If you read the turn of the centery books you will see that most tooling of the time was hand forged from carbon steel and ground . If you look at the tool Add I posted it gives a cost savings break down of useing a tangental tool vs forging and grinding ones. Bottom line it saves time it is much easier to grind a quck touch up by the operator as aposed to sending a tool back to the tool room to be dressed up and ground. also you do not have to keep reforging new ones. just replace the blank when one wears down . Also using a blank of HSS as aposed to a carbon steel cutting edge the tool lasts longer between sharpening.
Ease of grinding is a big advantage. I can grind by hand any shape thay is needed but it took time to learn and it takes time to do. Also any time you can just do a quick touch up to the top of the tool this insurse you did not change the tools shape while grinding.
Another advantage is you can do turning and faceing cuts with the same tool another time saver.
The modern indexable carbide insert tool holders have pretty much taken over the tool crib in modern shops . The reason much higher production speeds repeatability and you are paying the machinst to machine not grind tools.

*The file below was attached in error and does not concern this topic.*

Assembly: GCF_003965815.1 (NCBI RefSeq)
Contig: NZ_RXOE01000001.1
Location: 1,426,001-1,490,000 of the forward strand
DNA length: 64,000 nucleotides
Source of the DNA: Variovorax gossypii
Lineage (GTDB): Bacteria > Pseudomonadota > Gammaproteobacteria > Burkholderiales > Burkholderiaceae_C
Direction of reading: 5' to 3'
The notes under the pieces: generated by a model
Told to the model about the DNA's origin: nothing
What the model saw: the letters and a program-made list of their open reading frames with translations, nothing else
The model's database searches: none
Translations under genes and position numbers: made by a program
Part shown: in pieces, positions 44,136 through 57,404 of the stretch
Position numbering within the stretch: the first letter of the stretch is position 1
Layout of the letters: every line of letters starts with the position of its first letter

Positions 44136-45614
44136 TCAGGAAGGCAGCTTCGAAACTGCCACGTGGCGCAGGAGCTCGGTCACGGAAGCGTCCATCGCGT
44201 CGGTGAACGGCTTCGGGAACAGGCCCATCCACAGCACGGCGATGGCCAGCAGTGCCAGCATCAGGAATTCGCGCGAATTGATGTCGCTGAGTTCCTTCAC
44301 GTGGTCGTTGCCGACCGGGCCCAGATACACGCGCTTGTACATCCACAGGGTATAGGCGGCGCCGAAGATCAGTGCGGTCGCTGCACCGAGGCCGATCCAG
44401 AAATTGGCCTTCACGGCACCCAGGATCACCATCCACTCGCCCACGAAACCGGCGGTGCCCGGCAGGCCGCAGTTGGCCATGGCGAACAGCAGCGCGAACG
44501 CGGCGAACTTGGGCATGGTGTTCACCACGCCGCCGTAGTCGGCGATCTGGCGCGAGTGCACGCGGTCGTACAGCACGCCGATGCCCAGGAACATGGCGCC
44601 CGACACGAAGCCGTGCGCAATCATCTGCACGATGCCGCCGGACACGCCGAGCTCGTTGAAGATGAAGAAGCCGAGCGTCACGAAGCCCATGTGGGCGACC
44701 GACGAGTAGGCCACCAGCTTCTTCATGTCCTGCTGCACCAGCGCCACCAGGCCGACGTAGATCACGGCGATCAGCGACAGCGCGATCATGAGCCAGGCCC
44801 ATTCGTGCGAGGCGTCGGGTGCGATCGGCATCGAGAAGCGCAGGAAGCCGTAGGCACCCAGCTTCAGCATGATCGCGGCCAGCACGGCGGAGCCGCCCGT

Tin

GadgetBuilder
11-20-2007, 12:52 PM
I read GagetBuilder's history of the Diamond/Tangential tool, and his build log of making a Quick-Change version of the side-tangential tool. He seems really happy with his, and says that he was getting a better finish with it, but he seems to imply that it was because it was easier to grind to a nice finish than a "conventional" turning tool.

GagetBuilder: any comments? :)


Hi Lazlo,

I missed this thread when it was new so didn't comment then.

I like the tangential a LOT and use it in preference to other tools whenever possible. I recently added a second lathe and need another tangential because it is a pain to keep resetting the height when moving the tangential between the machines.